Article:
Traditionally, machine vision refers to the use of computer vision in an industrial or practical application or process where it is necessary to execute a certain function or outcome based on the image analysis done by the vision system. The vision system uses software to identify pre-programmed features and is frequently used to trigger a variety of set "actions" based on the findings. One "simple" way to describe it, for the sake of simplicity, is the automatic extraction of information from digital video and image data.
Today, the global use of machine vision continues to grow each year. In some of the largest markets in the world, sales in machine vision are resulting in record years. In North America in 2017, for example, the sales of machine vision and robotic systems and components had a best-ever year, as financial transactions grew 14.6% over the previous year to $2.633 billion, according to the AIA. In Germany, sales within the machine vision market rose by 18% in 2017, totaling over 2.6 euros, with the upward trend expected to continue, according to the VDMA, which recently forecast 10% growth in 2018.
Growth in the machine vision market can be attributed to numerous factors, starting with the fact that more and more industries—as well as parts of the world—embrace machine vision to help them keep up with demands in cost, quality, speed, and so on.
"What I find most telling about these results is not simply that the automation market continues to grow, but that it is growing in such a wide variety of industries," saidJeff Burnstein President of A3, referring to the North American figures. "New industries continue to embrace robotics, vision, and motion, reaping the benefits of automation."
Growth in the use of robotics also attributes to a global rise in machine vision sales, as robotics tend to be a key indicator for the growth of the machine vision market. Increased deployment and sales of robotics worldwide are a leading indicator for the growth of the machine vision market. In general, robots being deployed in industrial automation settings will incorporate some form of sensor, whether it’s a camera, infrared cameras, depth sensor, and so on.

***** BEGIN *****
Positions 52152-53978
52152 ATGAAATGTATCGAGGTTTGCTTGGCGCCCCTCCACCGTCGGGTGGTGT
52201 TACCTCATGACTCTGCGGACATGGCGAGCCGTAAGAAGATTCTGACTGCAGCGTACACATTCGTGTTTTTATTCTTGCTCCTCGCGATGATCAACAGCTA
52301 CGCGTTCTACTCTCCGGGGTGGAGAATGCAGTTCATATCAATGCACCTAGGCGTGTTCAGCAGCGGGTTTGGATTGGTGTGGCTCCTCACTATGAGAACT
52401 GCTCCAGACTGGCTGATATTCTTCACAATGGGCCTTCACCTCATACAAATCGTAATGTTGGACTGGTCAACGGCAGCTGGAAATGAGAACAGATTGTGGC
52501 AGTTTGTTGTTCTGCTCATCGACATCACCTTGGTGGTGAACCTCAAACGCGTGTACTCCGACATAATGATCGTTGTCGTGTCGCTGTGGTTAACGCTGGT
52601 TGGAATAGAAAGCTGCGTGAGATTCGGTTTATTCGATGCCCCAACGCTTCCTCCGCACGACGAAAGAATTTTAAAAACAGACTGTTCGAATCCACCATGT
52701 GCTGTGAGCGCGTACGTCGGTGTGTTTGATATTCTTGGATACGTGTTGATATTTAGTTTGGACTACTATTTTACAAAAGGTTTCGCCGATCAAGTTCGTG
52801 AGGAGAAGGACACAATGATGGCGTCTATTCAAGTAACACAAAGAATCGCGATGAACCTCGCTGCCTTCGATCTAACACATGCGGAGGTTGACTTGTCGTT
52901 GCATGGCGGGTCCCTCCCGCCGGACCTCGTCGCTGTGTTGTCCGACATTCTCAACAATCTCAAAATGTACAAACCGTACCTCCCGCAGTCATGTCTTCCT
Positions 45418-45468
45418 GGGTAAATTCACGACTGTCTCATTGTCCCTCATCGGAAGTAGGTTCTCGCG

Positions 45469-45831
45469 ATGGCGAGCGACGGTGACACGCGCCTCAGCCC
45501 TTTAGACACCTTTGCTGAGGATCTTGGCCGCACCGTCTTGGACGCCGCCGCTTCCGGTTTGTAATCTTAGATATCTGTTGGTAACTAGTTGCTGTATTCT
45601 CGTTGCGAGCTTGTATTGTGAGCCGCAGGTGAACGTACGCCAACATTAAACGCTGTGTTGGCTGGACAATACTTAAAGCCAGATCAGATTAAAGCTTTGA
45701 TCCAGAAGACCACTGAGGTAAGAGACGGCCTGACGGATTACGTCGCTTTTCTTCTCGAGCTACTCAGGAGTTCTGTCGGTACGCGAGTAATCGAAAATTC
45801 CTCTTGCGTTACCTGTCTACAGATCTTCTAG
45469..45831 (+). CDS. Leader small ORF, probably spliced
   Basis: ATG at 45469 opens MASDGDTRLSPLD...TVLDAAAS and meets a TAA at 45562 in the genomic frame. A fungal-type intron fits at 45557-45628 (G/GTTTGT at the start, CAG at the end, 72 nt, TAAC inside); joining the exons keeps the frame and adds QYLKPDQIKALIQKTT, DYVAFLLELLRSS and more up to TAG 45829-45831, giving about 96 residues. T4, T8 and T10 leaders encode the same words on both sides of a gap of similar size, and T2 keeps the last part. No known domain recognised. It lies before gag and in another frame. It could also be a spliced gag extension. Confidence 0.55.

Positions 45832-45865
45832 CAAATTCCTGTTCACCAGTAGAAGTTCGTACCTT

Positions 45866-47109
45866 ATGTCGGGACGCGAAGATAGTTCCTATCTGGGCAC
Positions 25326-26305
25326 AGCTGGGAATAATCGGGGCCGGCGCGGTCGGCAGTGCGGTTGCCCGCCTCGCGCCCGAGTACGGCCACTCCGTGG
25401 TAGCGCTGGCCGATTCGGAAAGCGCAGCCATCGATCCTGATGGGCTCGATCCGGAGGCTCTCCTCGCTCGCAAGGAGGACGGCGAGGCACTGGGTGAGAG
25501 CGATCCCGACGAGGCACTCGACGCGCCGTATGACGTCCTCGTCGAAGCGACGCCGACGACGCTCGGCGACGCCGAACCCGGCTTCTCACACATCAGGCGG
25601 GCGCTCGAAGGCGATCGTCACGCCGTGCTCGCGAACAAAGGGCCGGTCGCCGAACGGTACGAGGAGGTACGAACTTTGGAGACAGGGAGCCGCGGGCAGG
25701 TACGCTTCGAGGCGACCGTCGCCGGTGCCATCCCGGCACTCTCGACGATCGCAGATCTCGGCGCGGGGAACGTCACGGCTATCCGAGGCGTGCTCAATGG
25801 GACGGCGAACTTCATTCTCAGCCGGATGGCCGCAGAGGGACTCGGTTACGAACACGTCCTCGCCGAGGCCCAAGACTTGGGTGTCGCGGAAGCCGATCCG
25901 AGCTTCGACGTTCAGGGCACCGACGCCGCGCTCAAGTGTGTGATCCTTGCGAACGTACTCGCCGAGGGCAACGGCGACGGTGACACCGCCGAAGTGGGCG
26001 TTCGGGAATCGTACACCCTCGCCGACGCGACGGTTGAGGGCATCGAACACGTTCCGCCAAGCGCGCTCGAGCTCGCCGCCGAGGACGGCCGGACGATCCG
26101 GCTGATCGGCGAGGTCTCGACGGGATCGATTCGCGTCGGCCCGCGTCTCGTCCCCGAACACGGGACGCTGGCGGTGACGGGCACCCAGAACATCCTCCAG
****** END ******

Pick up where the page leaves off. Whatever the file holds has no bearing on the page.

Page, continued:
A recent report from the International Federation of Robotics indicates that—with growth in automation adoption worldwide—the average global robot density has risen to 74 robot units per 10,000 employees, as of 2016. One place to keep an eye on, though, is China. As of May 8, 2018, China is second in the world in total robots in use, behind just Japan, according to the Robotic Industries Association. Additionally, China is the largest market for industrial robots in the world and has the highest annual sales volume ever recorded. In 2016, sales of industrial robots in China grew 27% to 87,000 units, according to the IFR.
In 2016, the development of robot density in China was the most dynamic in the world. With significant growth in robot installations, particularly between 2013 and 2016, density rose from 25 units in 2013 to 68 units in 2016. Overall, China ranks 23rd worldwide, but the government intends to bring it into the top 10 most intensively automated nations by 2020, according to the IFR. By then, according to IFR, the robot density is targeted to rise to 150 units. China’s aim is to sell a total of 100,000 domestically-produced industrial robots by 2020 (2017: 27,000 from Chinese robot suppliers, 60,000 from foreign robot suppliers.
Another reason machine vision continues to grow on a global scale is the introduction of new technologies that have broadened the vision landscape and opened new opportunities for end users. Some of these technologies include:
- Deep learning and artificial intelligence
- Hyperspectral imaging and multispectral imaging
- Embedded vision
- 3D imaging
Learn more about these topics and more in the following presentation, which is from an April webcast on "Machine vision trends in 2018 and beyond" by clicking here and register for the on-demand webcast by clicking here.